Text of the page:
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Early Thursday afternoon, David Letterman took to Twitter to announce his retirement from the Late Show in 2015. While the host will be missed, his pending resignation opens up an opportunity to diversify late night show programming. To date, no women or people of color have hosted a late night talk show on the three traditional broadcast networks, but there are numerous candidates who are more than capable of filling Letterman’s shoes.
Here’s a list of people we’d love to see in the host’s chair next year (in no particular order):
1. Keegan Michael-Key and/or Jordan Peele
The dynamic duo has shown off its comedic chops, time and time again, on the sketch comedy series Key and Peele. From the auction block skit, in which they satirize the slave trade, to the recurring segment about Obama’s alter ego, Luther, Key and Peele would spice up the oft-dry opening monologues we’ve come to expect on Late Night.
2. Tina Fey
There’s not much to say about Tina Fey that people don’t already know. As a former writer and performer on Saturday Night Live, and the mastermind behind the cult classic, 30 Rock, Tina Fey has the celebrity connections and following to attract viewers from every demographic.
3. Amy Poehler
This is another obvious choice, but Amy Poehler proves time and time again that she is a comedic force to be reckoned with. Not only does she hold her own on Parks and Recreation, but she’s also a fierce advocate for numerous social justice issues; in the past, she’s joined an anti-lgbt bullying project as well as a campaign fighting rape culture. As host of the Late Show, she’d do a great job fusing comedy and more serious material.
4. Mindy Kaling
As the writer, producer, and star of the Mindy Project, as well as a former cast member of the Office, Kaling has made a name for herself as one of the funniest women on television. Having moved from a supporting actress to her current leading role, the next logical step would be for Kaling to have a talk show of her own.
5. Will Smith
He’s mostly known for acting in blockbuster hits like Independence Day, and the Men in Black franchise, but Will Smith was once known for he comedic wit on the Fresh Prince of Bel Air. Although he may have outgrown his multicolored outfits, Smith has established a repertoire with the Hollywood greats necessary to draw attention to late night programming. He also has extensive knowledge of the entertainment industry, which would give him credibility as a commentator on pop culture. Fans, young and old, would definitely stay awake to watch his antics.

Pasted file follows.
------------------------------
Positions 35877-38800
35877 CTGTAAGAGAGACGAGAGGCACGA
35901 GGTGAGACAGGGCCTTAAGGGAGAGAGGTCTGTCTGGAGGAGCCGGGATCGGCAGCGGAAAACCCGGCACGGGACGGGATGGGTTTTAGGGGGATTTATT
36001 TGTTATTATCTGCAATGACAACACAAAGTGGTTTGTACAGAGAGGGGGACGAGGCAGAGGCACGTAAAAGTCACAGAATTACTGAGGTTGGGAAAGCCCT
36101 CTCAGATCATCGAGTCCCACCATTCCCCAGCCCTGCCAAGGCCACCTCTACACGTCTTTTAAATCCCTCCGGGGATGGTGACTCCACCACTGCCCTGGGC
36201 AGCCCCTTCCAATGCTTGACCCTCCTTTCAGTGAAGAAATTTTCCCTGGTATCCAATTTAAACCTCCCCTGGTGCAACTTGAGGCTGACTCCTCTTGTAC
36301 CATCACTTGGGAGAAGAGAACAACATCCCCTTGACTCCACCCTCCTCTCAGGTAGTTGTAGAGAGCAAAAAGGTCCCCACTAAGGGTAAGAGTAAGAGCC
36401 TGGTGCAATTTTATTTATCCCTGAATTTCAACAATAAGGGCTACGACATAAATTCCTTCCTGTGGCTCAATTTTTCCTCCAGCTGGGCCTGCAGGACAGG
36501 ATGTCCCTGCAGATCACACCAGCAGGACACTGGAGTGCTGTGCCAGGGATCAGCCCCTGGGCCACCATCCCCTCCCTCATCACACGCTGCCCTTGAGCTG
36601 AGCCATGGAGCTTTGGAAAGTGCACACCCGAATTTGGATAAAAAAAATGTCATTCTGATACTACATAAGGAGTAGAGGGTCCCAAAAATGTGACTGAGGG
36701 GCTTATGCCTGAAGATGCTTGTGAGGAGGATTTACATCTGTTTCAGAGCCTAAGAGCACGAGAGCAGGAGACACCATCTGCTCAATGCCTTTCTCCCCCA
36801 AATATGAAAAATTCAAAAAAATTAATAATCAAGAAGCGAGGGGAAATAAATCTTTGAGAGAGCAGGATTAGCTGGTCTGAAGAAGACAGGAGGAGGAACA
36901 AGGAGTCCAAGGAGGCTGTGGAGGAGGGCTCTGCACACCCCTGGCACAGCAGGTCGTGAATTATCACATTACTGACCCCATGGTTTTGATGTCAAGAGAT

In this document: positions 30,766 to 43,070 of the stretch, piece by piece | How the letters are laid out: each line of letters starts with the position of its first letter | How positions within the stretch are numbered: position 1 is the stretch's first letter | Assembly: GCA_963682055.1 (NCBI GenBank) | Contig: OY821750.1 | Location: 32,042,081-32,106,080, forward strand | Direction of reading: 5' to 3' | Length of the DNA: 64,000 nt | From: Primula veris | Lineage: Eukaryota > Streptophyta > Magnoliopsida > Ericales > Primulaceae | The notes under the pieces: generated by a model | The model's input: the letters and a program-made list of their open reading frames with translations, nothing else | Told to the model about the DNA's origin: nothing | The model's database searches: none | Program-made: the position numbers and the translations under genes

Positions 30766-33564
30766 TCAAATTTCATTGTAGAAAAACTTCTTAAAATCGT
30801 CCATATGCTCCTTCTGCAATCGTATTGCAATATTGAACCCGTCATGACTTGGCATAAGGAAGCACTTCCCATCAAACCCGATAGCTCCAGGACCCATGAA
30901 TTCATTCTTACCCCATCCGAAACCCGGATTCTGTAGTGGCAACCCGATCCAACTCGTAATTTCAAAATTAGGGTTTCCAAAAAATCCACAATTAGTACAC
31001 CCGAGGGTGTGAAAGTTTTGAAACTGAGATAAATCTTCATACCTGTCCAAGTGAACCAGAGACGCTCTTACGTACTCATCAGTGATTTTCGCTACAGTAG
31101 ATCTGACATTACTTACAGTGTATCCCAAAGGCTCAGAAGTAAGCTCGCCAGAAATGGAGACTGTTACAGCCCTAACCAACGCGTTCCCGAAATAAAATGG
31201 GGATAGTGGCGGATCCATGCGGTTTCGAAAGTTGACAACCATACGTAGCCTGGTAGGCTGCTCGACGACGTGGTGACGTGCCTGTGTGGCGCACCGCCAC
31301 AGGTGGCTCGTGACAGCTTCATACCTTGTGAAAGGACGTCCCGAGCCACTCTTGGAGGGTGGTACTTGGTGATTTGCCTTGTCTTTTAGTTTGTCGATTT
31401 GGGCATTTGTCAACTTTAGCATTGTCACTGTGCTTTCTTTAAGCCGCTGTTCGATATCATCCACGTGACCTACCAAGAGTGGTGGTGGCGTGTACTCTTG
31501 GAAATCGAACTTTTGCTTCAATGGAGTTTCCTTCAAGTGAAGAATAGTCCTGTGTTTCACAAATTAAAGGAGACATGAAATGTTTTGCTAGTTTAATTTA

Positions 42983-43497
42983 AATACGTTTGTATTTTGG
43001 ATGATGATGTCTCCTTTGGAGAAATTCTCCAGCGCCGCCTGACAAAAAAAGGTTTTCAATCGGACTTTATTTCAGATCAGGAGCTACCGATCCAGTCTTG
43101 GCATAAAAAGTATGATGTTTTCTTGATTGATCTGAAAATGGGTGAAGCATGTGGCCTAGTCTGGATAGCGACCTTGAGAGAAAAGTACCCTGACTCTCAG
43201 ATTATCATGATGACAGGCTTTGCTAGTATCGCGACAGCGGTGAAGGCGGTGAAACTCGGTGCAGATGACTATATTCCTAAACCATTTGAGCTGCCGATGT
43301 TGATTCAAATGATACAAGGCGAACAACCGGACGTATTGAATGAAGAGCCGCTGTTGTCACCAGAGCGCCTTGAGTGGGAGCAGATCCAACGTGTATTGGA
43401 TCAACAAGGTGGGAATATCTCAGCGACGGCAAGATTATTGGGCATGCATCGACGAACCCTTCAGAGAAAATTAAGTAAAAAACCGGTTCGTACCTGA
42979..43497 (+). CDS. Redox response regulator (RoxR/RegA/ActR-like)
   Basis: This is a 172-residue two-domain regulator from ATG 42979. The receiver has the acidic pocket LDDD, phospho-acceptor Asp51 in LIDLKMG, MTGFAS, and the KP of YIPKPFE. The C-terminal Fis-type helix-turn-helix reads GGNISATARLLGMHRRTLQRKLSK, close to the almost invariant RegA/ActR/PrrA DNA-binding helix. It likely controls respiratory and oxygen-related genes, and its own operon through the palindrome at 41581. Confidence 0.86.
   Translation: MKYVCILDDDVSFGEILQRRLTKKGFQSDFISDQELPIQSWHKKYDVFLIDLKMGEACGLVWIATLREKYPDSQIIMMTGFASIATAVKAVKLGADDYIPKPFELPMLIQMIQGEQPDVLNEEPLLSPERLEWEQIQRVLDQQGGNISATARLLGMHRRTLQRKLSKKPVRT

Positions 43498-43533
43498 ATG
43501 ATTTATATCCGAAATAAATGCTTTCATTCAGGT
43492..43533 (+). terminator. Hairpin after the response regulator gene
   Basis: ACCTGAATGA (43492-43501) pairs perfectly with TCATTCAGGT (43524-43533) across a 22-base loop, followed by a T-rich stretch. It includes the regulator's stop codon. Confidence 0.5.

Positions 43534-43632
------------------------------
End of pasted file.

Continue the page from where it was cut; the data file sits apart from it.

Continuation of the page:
6. Margaret Cho
This comedian is wonderful at incorporating discussions of race, sex, and politics in her famous stand-up comedy, which would be a great change from the generic, un-nuanced jokes spewed on evening talk shows. Without question, Cho would change up the vanilla formula we’ve come to expect, and bring more relatable humor into the fold.
7. Aziz Ansari
From cotton sheets to his experience at an R. Kelly concert, Aziz Ansari has a knack for spinning random occurrences into side-splitting jokes — the perfect skill to appeal to viewers of all ages.
8. Hannibal Buress
Between his understated stand-up specials, including Animal Furness and My Name is Hannibal, and his recurring role as Lincoln on Broad City, Buress is a rising comedy sensation. His dry humor would rattle guests on the show, and his experience as a writer for 30 Rock and Saturday Night Live proves he has a creative edge to bring to the table.
9. Amy Schumer
This woman has no problems with being candid in her stand-up shows, as evidenced by lengthy monologues about her sex life. Although her humor may be too vulgar for most viewers, she’d add some much-needed edginess to CBS.
10. W. Kamau Bell
The world was extremely sad when W. Kamau Bell’s show, Totally Biased, was cancelled last November. Another comedian who isn’t afraid to push the envelope, Bell has familiarity with interviewing entertainers and discussing real-world issues like race and religion. We’d love for him to get a second shot at a hosting gig.
Retta, aka Donna Meagle from Parks and Recreation, would be a less-obvious but equally charismatic host as Amy Poehler or Aziz. In addition to playing one of the funniest characters on television, Retta has a robust Twitter following due to her funny quips, live tweets, and creative hashtags. If given the chance, we’re confident that Retta would have her audience in stitches.
12. Dave Chappelle
Who doesn’t want to see Chappelle return to the stage?
It remains to be seen who will replace Letterman, and we’re expecting to hear a lot of speculation leading up to the veteran’s departure, but we hope the Late Show will capitalize on the diverse body of entertainers in Hollywood. Jimmy Fallon is a breath of fresh air, but we’d like to see something different in the evening talk show lineup.